A Response to the Conservative Attack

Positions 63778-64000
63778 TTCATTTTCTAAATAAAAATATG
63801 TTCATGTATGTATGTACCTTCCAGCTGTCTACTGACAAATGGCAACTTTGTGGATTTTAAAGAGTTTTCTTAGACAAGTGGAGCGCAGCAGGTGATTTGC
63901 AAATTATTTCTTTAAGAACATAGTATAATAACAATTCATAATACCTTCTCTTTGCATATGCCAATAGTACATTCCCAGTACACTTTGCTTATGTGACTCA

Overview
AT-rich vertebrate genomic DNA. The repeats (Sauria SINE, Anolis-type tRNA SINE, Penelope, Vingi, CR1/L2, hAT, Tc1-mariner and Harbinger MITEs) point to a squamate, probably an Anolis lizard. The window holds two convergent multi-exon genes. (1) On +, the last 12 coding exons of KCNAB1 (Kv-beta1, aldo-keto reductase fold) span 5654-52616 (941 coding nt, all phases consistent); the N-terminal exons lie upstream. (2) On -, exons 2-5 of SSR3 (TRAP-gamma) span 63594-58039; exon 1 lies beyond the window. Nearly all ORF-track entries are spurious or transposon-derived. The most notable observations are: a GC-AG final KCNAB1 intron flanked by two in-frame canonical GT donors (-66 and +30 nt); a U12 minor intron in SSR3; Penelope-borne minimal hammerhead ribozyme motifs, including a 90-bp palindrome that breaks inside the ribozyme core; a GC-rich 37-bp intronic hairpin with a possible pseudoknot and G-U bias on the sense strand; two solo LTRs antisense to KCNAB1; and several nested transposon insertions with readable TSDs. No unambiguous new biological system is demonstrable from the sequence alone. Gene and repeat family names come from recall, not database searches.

In the 1960s and early 1970s, the idea of equalizing educational opportunity provided the rationale for an extraordinary number of federal initiatives designed to improve education for those long neglected by the educational system. Few of these initiatives mandated fundamental changes. More than ever before, however, they focused national attention and resources on the educational needs of economically disadvantaged white and minority children, made better education for low-income children and children of color a major national priority, and expanded the authority of the federal government to intervene to secure such improvement. Measured against the long history of racism and inequality in American education and of resistance to federal involvement in education, this represented an unprecedented accomplishment.